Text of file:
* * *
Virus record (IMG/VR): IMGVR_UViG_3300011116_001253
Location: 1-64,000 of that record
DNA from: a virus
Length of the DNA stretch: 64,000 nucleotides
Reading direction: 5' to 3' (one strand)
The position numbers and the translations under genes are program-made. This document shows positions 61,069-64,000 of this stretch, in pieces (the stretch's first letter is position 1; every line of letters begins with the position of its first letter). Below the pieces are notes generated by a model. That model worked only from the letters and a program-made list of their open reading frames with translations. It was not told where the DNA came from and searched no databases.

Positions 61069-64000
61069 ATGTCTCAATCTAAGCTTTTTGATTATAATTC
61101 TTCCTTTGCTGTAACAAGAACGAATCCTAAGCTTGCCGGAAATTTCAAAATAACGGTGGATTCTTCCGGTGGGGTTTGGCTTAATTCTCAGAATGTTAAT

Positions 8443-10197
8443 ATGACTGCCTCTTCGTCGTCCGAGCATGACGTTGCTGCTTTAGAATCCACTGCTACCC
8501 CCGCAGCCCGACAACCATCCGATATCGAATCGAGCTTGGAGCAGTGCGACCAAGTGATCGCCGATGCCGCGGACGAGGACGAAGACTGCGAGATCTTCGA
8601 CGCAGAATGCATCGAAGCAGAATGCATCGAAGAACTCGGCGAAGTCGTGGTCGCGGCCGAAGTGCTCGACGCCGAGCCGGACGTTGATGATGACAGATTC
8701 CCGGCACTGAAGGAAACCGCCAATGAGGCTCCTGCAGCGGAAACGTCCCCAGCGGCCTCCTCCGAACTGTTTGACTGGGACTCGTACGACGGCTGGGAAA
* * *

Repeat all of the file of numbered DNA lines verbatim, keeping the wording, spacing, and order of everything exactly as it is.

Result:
Virus record (IMG/VR): IMGVR_UViG_3300011116_001253
Location: 1-64,000 of that record
DNA from: a virus
Length of the DNA stretch: 64,000 nucleotides
Reading direction: 5' to 3' (one strand)
The position numbers and the translations under genes are program-made. This document shows positions 61,069-64,000 of this stretch, in pieces (the stretch's first letter is position 1; every line of letters begins with the position of its first letter). Below the pieces are notes generated by a model. That model worked only from the letters and a program-made list of their open reading frames with translations. It was not told where the DNA came from and searched no databases.

Positions 61069-64000
61069 ATGTCTCAATCTAAGCTTTTTGATTATAATTC
61101 TTCCTTTGCTGTAACAAGAACGAATCCTAAGCTTGCCGGAAATTTCAAAATAACGGTGGATTCTTCCGGTGGGGTTTGGCTTAATTCTCAGAATGTTAAT

Positions 8443-10197
8443 ATGACTGCCTCTTCGTCGTCCGAGCATGACGTTGCTGCTTTAGAATCCACTGCTACCC
8501 CCGCAGCCCGACAACCATCCGATATCGAATCGAGCTTGGAGCAGTGCGACCAAGTGATCGCCGATGCCGCGGACGAGGACGAAGACTGCGAGATCTTCGA
8601 CGCAGAATGCATCGAAGCAGAATGCATCGAAGAACTCGGCGAAGTCGTGGTCGCGGCCGAAGTGCTCGACGCCGAGCCGGACGTTGATGATGACAGATTC
8701 CCGGCACTGAAGGAAACCGCCAATGAGGCTCCTGCAGCGGAAACGTCCCCAGCGGCCTCCTCCGAACTGTTTGACTGGGACTCGTACGACGGCTGGGAAA